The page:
As with any elected body, the Missouri General Assembly gets its fair share of criticism. In a touch of irony, the legislature is blamed by some for what they do and by others for what they fail to do. But then again, this should come as no surprise.
I visited my first session of the Missouri General Assembly in 1972 and have been privileged to return to those hallowed halls on several occasions. I have come away from those sessions proud on some occasions and disappointed on others. But overall, our elected representatives do their best to serve their communities at the same time they serve the larger interest of the state.
Having said that, I am frustrated that our lawmakers spend an inordinate amount of time on issues that have nothing to do with moving the state agenda forward. I'm not talking about the useless waste of time to name a state insect or a state plant. I'm talking about the discussion on what Missourians can display on their license plates. More specifically, I'm frustrated over the time spent on the discussion of special vanity plates that are available in Missouri. These plates give Missourians an opportunity to: 1, be funny, 2. display their ego or 3. publicly advocate in favor of some special interest. It costs Missourians a few bucks to acquire their special vanity plates and, for the most part, it's not a major issue in the minds of Missourians. It should not be for lawmakers either.
But as with all things involving government, few policies are implemented without some glitch in the system. And that's exactly what has happened on the vanity plate front.
About four years ago, lawmakers grew weary of being barraged with requests for special vanity plates. The process was consuming valuable time and energy. So lawmakers turned the decision on these plates over to the Department of Revenue as an administrative decision. But lawmakers retained the right to reject some controversial requests for vanity plates. And then came the request for a special vanity plate that read "Choose Life." Some lawmakers complained that the plate might spark too much controversy given the heated debate over abortion. So that decision against allowing the "Choose Life" plate was taken to a federal court. That court ruled that the state should issue the special plate. The court said the law governing special vanity plates was vague and failed to protect constitutional free speech rights.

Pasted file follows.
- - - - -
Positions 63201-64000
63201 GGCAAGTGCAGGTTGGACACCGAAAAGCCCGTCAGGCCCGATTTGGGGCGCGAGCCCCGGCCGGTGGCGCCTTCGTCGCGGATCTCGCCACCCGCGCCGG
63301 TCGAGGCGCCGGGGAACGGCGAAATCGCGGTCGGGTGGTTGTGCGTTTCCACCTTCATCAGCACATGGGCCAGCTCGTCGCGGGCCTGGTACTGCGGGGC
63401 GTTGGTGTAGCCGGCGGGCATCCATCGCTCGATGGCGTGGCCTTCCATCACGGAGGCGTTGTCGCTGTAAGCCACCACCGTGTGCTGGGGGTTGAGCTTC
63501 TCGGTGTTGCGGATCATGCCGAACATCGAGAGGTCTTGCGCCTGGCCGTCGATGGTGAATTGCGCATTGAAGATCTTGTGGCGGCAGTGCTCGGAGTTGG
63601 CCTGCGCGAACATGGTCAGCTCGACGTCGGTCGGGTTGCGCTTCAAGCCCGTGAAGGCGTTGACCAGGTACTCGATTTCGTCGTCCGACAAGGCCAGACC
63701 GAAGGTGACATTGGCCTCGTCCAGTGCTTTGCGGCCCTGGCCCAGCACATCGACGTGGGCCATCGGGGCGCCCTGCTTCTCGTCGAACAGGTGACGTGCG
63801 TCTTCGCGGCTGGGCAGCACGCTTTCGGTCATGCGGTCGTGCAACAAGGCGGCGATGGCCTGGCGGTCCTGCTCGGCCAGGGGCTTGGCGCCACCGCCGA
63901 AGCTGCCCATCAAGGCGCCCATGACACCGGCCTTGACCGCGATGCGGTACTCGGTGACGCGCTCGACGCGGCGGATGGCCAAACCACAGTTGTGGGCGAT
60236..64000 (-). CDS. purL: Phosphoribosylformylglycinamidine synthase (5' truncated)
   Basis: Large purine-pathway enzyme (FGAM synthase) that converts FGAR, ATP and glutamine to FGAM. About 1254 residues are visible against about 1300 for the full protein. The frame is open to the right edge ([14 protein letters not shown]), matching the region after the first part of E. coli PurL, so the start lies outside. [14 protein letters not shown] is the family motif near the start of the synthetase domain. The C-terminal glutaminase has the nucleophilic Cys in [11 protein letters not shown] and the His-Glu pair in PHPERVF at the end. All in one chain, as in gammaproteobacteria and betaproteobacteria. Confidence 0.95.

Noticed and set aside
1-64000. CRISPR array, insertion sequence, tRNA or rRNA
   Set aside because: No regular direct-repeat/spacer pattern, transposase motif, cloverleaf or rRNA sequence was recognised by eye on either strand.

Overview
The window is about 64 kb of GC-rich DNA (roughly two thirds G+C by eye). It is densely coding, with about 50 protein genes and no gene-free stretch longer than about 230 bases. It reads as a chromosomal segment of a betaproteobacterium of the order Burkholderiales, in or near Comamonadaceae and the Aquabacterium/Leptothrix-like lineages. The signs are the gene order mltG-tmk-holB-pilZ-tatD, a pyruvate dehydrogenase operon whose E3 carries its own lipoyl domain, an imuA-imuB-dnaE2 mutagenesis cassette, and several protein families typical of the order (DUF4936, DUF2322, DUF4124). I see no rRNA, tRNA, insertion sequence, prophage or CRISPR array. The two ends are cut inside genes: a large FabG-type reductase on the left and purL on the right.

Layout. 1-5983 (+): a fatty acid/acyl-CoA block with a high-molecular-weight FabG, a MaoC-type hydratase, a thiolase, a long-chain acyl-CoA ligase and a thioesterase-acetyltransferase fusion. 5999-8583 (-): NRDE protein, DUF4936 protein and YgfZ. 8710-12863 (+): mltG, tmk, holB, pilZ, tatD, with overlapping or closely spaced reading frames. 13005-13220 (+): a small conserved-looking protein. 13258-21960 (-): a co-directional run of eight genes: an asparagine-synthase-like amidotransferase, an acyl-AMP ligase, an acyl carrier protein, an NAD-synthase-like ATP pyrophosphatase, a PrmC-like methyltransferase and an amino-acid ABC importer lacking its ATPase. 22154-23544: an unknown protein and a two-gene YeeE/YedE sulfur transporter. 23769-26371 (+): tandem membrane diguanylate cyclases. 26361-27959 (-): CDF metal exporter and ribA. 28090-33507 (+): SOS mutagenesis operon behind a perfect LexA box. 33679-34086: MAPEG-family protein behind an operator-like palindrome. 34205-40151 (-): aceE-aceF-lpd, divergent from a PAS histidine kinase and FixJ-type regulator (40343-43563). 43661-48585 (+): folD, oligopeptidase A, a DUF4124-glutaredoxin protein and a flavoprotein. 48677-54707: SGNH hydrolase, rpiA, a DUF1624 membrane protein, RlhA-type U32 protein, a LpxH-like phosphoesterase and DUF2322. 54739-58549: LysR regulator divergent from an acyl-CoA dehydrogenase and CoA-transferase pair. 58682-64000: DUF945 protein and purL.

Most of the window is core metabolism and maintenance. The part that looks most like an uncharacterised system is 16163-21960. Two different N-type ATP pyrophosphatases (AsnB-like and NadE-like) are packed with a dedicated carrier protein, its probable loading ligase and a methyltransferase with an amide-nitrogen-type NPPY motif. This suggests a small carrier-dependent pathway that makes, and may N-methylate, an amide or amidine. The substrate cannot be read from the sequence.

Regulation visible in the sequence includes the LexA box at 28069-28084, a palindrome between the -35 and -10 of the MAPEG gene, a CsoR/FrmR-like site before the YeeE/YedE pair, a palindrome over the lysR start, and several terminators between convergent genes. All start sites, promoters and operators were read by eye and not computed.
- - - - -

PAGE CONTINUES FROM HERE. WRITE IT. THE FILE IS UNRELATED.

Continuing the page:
So now lawmakers want to return control of decision on these plates back to the House and Senate. In other words, we're back to square one.
Here's the proverbial bottom line. Is it so important what people display on their license plates that it requires the consideration of the highest legislative body in the state of Missouri? Why, pray tell, are we wasting the time and energy to discuss an issue as petty as what motorists want displayed on their license plate? Like most of you I assume, I would find objection to an obscene word on a license plate. Granted, I may even find it humorous but I don't want children subjected to some language that is patently offensive to everyone. But outside of that one objection, if someone wants to display their political preferences on a license plate, who really cares? But more importantly, why should the General Assembly and the federal courts be drug into this wasteful process?
Attention lawmakers: Help us with our education, help us with our health insurance, help us maintain safe roads and public safety. But please don't waste any more time discussing what someone wants to display on a license plate.